Tension remains between Yezidis and the government and military forces in the area of their previous homes and lives because the militaries forces were not able to repel the incoming terrorists and protect the Yezidi people. The same tension exists between Assyrians and the government and military forces in the area of their previous homes and lives because the forces were also not able to repel the incoming terrorists and protect the Assyrian people. This is a problem that must be solved in order for life to return to normal in Northern Iraq: Yezidis and Assyrians are calling for an international protection force under the United Nations in order to protect them from violence and atrocities that arise both within and beyond the borders of Iraq and Iraqi Kurdistan.

Between August and December 2014, over 10,000 Yezidis were murdered and a number of mass graves have been uncovered. Thousands of Yezidi families were captured and held hostage beginning in August 2014. According to Dr. Mirza Dinnayi, 3500 Yezidis remained in captivity as of 27 April 2015. Young daughters had been removed from these families previously, but remaining family members were allowed to stay together in captivity. According to Dr. Dinnayi, in April 2015, as punishment for a number of Yezidis escaping or attempting to escape, there was a separating of families, with little girls taken away from their mothers, and men and boys separated from the women and girls. There are conflicting reports as to exactly what happened next. These include reports of small and large numbers of Yezidis being massacred. If the reports are accurate, over 900 Yezidis were brutally slaughtered. According to one media article, hundreds of Yezidi dead bodies were thrown down a well. See our media release at for other details.

There are also reports that approximately 2000 kidnapped Yezidi boys were separated from their parents, forced to convert and forced to train and fight as child soldiers. There was a recent report that 3 Yezidi child soldiers were killed during fighting. See the article at

In addition to the genocidal atrocities described above, over 7,000 Yezidi women and girls were kidnapped and forced into sex slavery. There have also been reports that some Yezidi women and girls were forced to convert and marry or become concubines. There are reports of brothels where sex slaves are forced to have sex repeatedly and unrelentingly. In addition, there are reports of gang rape, including both rape and gang rape in public. Zainab Bangura—United Nations Special Representative of the Secretary General on Sexual Violence in Conflict—was interviewed for the article at The following is an excerpt:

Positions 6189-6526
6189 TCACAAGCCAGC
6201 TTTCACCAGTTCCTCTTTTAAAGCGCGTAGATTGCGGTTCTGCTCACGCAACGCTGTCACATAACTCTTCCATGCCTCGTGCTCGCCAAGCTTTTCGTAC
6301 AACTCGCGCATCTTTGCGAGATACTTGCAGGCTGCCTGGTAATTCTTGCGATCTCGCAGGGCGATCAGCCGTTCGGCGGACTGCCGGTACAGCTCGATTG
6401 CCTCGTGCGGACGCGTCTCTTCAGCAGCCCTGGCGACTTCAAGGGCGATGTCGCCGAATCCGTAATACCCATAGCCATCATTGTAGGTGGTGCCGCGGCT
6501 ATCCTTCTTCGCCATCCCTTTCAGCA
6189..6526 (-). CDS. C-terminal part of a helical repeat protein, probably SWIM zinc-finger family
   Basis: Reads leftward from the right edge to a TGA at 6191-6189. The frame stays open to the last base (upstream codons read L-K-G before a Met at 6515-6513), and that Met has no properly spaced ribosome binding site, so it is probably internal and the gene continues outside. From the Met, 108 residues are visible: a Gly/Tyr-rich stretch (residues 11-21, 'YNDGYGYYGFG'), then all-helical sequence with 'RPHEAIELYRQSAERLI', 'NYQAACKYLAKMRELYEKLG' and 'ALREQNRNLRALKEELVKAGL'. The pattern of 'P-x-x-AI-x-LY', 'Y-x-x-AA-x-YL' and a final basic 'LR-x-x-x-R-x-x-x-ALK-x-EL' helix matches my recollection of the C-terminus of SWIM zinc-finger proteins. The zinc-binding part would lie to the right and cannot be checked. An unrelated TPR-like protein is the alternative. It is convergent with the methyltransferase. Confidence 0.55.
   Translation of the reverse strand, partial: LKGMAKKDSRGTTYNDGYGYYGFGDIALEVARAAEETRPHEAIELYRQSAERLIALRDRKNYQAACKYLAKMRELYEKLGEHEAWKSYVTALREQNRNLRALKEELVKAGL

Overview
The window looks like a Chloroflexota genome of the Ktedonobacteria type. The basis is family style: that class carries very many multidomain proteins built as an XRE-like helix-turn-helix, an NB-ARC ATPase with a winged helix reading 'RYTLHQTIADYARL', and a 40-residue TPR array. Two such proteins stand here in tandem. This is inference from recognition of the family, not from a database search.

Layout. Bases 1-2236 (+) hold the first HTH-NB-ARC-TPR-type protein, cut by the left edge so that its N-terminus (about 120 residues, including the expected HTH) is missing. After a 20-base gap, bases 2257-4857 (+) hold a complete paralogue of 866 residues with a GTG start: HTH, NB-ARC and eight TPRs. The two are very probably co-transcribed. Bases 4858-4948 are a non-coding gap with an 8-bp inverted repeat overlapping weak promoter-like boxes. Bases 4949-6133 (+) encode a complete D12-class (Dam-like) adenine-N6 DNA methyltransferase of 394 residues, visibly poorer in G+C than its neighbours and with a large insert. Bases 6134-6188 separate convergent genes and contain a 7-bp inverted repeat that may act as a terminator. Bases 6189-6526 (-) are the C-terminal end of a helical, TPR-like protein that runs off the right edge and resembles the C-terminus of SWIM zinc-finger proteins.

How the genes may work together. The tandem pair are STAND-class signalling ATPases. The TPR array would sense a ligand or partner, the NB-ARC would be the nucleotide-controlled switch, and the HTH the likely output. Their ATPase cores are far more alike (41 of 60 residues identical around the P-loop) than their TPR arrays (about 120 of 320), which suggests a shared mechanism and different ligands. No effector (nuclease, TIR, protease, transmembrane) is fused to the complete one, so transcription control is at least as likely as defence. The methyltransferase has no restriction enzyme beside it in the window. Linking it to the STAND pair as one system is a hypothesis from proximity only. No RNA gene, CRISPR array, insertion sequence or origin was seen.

“Women and girls are at risk and under assault at every point of their lives,” she explained, adding that the  threats lurk behind them “every step of the way… in the midst of active conflict, in areas under control of armed actors, at check-points and border crossings, and in detention facilities.”

She also told journalists about the sex markets the militants throw to sell women to different men.

“Girls are literally being stripped naked and examined in slave bazaars,” she claimed and said they were “categorized and shipped naked off to Dohuk or Mosul or other locations to be distributed among ISIL leadership and fighters.”


Bangura said the militants promised young girls to ISIS leaders. They also force the girls into prostitution, which is one way the group raises funds. One woman was married off 20 times, but each time the militants forced her to undergo surgery to repair her virginity….

“ISIL have institutionalized sexual violence and the brutalization of women as a central aspect of their ideology and operations, using it as a tactic of terrorism to advance their key strategic objectives,” continued Bangura.

Over the months, many hundreds of Yezidis have been released from captivity, including approximately 1200 sex slaves. Among them was a girl of nine years old who was pregnant and reported being raped by over 10 different men. There have been reports of girls younger than nine also being raped. We were informed in late April 2015 that there remained approximately 6,400 Yezidi women and girls in captivity as sex slaves or subjected to forced marriage. We are very concerned that the number of enslaved and sexually tortured women is now higher due to the separation of women from the families among the 3500 Yezidis described by Dr. Dinnayi in his 27 April 2015 letter described above.

We tremble for the little girls among these families who were separated from both parents and the rest of their family.

In addition to these genocidal atrocities, there are reports of Yezidis being taken into custody by Kurdish authorities and beaten and/or tortured and/or murdered. Many Yezidis remain in Kurdish custody because they held a demonstration in a refugee camp in solidarity with Yezidis demonstrating in Europe against the genocide of their people. We believe that there are also Yezidis in Kurdish custody for other reasons. There have been reports of Yezidis beaten, tortured and murdered by Kurds, including beheadings. There are also reports of Kurdish men engaging in sex at terrorist run brothels.

There are ongoing reports of terrorist forces destroying Yezidi homes, schools and shrines beginning in August and continuing until now. Not only is it not safe for Yezidis to return to their homes; in many cases, there are no homes or communities to which to return.